The territory of Nunavut, Canada is incredibly cold and remote. It's roughly a four-hour plane ride north of Toronto, with temperatures well below the freezing mark for eight months of the year, dark in the winter months and light all summer long. The communities in the north face unprecedented challenges. The school dropout rates average around 75 percent by the time students hit Grade 8. There is high incidence of youth mental health problems and suicide - the highest in the world. And yet, there is much hope and potential in this corner of our planet. And a deep, rich Inuit culture and tradition that informs us all as Canadians. When Cisco Canada set out to build a Corporate Social Responsibility (CSR) program for Canada, it didn't take long for us to connect the dots and understand the vital role we could play in bringing much-needed services to our most remote communities.
On April 2, Cisco Canada officially announced Connected North, a program that leverages our core competence in Internet, networking and collaboration solutions. Our first stop in the development of our strategy was Inuit Tapiriit Kunatami -- the organization of the Inuit people of Canada. Their direction was clear: Find a way to make the classrooms more exciting. Help to stem the high dropout rates.
We knew video held the key.
And so we worked to establish an ecosystem of partners to deliver the program. Cisco is an organization that has partnering in its blood. To bring telepresence to the north we knew we were facing a big challenge. We knew we couldn't do it alone, but were uniquely placed to pull together the partners that could help us. With the great support of ITK, the Royal Bank Foundation, The Government of Nunavut, satellite provider SSi Micro, Virtual Researchers on Call and many others we delivered a full solution from connectivity to content.
Our pilot program in education launched in Aqsarniit Iinniarvik Middle School in Grades 6, 7 and 8 in September 2013. And it launched to great response. And what a privilege it has been working with the teachers and leadership of our partner school. Over the last seven months, students in the school have been connected in real-time with teachers, experts and other students throughout Canada, for a more engaging, diverse and dynamic classroom experience. Students from north and south are working together and learning from each other. Teachers are receiving mentoring and professional development otherwise not available to them. Experts on demand "visit" classrooms through video conferencing for science experiments or sessions on how to build a greenhouse. For example, on April 1 the students from the Arctic will experience "Daily Life in Ancient Rome" from the Penn Museum in Philadelphia. They are world travelers from their classroom chairs.
And the results are in. Ninety percent of students reported that the remote learning experience made learning more enjoyable, and 81 percent said they felt they learned more in a virtual session than through traditional classroom learning. Teacher response has been overwhelming as well. Ninety-eight percent of those who participated in Nunavut's first-ever Professional Development Week -- delivered entirely over Cisco TelePresence -- want to do it again.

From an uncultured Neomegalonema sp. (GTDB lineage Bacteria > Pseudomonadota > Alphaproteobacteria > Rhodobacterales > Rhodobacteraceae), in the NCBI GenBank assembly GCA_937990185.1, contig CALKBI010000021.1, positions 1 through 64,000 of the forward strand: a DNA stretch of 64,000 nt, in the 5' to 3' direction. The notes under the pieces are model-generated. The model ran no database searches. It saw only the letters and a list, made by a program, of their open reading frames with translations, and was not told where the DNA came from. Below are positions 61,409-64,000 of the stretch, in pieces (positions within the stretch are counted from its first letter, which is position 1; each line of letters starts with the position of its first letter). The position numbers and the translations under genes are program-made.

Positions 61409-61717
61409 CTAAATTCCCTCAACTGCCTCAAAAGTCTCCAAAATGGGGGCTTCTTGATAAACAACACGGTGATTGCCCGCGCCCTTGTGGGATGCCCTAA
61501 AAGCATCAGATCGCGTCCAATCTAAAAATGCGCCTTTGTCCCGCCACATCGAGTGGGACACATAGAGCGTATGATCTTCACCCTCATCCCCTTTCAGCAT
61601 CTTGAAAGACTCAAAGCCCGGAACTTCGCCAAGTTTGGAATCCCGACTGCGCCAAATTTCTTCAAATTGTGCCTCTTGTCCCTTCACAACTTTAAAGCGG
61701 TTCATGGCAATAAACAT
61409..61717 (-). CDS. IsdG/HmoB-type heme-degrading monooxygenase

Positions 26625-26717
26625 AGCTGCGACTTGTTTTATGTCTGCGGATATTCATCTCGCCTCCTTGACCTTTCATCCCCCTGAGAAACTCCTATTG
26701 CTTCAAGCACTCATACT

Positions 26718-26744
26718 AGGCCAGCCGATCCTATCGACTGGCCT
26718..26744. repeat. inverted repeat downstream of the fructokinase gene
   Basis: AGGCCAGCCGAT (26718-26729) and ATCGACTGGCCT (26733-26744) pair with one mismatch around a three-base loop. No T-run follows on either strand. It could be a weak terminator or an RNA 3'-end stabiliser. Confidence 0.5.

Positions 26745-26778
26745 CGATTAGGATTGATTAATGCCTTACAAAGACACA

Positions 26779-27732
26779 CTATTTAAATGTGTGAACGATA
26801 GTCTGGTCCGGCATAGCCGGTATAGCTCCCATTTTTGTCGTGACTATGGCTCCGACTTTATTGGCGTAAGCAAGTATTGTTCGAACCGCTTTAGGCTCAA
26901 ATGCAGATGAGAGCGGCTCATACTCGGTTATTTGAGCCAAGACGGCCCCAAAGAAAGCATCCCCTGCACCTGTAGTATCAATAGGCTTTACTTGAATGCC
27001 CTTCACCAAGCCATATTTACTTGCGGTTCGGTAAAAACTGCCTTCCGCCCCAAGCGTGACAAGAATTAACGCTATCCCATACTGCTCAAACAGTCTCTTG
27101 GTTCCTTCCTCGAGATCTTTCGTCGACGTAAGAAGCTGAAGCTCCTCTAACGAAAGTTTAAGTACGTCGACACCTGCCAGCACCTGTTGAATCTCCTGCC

And so we are excited to add two more schools to the program in September 2014. The De Gah School in Fort Providence and Arnalukjuak High School in Arviat, Nunavut.
When I was up in Nunavut visiting our school in November, the reality of the demands placed on the teachers hit hard. Many of the students suffer from fetal alcohol syndrome and other mental health issues. It makes good sense to support the communities not only by bringing services for children and youth into the schools, but also by making sure that the teachers, students and their families have the added resource of mental health services to rely upon. And so on April 2, we also announced that Connected North has been expanded to deliver vital youth mental services with the launch of tele-psychiatry for children and teens - a first in this community.
We have come a long way since our first meetings in Nunavut. A year ago, 18 students from Iqaluit visited Toronto for four days. They were all members of the Film Club from Aqsarniit Middle School and Inuksuk High School, and they were here to showcase their work at a youth film festival. Cisco was of course very happy to host them, as were our other wonderful Connected North partners. As a car pool volunteer, I was driving some of the students from our offices to the Art Gallery of Ontario for a tour. On the drive over, a young girl in the seat beside me asked me why Cisco was involved and what we were doing. I told her about Connected North. She looked straight ahead and quietly said "Well that's good. But I'll tell you, if you say you're going to do something, you should do it. Lots of people come to see us and say they're going to do something. And we never see them again."
"Well," I responded. "I promise you that you are going to see us again."
And so they have.
Through multiple visits from the Cisco Connected North project leads, to Cisco engineers and partners, Iqaluit has almost become a second home to many of us. We are inspired by the reaction of the community to our work, to their urgency in seeing it scale. And to the many kindnesses we have experienced as we come to know more about the Inuit people and their way of life.
We have embraced Connected North as a powerful means to get much needed services to our far north, and to build lasting bonds between north and south.